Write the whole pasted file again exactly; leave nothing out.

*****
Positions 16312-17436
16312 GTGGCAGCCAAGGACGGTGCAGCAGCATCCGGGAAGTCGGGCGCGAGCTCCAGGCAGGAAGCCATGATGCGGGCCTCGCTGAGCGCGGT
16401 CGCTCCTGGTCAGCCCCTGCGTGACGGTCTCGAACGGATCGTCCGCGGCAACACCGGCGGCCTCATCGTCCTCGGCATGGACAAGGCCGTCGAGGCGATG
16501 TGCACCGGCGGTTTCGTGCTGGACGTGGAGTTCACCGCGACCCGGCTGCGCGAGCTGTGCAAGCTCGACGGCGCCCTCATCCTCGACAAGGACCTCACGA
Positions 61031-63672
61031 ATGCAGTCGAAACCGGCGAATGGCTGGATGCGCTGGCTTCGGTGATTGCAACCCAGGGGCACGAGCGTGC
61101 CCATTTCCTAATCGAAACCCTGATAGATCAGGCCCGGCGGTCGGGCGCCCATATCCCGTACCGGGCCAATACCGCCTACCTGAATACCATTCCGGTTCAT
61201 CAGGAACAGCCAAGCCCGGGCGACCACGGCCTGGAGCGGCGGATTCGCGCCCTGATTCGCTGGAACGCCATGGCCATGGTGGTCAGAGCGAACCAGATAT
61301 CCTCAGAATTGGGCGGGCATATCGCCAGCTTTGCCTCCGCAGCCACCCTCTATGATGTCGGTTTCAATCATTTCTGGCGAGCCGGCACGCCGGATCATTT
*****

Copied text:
Positions 16312-17436
16312 GTGGCAGCCAAGGACGGTGCAGCAGCATCCGGGAAGTCGGGCGCGAGCTCCAGGCAGGAAGCCATGATGCGGGCCTCGCTGAGCGCGGT
16401 CGCTCCTGGTCAGCCCCTGCGTGACGGTCTCGAACGGATCGTCCGCGGCAACACCGGCGGCCTCATCGTCCTCGGCATGGACAAGGCCGTCGAGGCGATG
16501 TGCACCGGCGGTTTCGTGCTGGACGTGGAGTTCACCGCGACCCGGCTGCGCGAGCTGTGCAAGCTCGACGGCGCCCTCATCCTCGACAAGGACCTCACGA
Positions 61031-63672
61031 ATGCAGTCGAAACCGGCGAATGGCTGGATGCGCTGGCTTCGGTGATTGCAACCCAGGGGCACGAGCGTGC
61101 CCATTTCCTAATCGAAACCCTGATAGATCAGGCCCGGCGGTCGGGCGCCCATATCCCGTACCGGGCCAATACCGCCTACCTGAATACCATTCCGGTTCAT
61201 CAGGAACAGCCAAGCCCGGGCGACCACGGCCTGGAGCGGCGGATTCGCGCCCTGATTCGCTGGAACGCCATGGCCATGGTGGTCAGAGCGAACCAGATAT
61301 CCTCAGAATTGGGCGGGCATATCGCCAGCTTTGCCTCCGCAGCCACCCTCTATGATGTCGGTTTCAATCATTTCTGGCGAGCCGGCACGCCGGATCATTT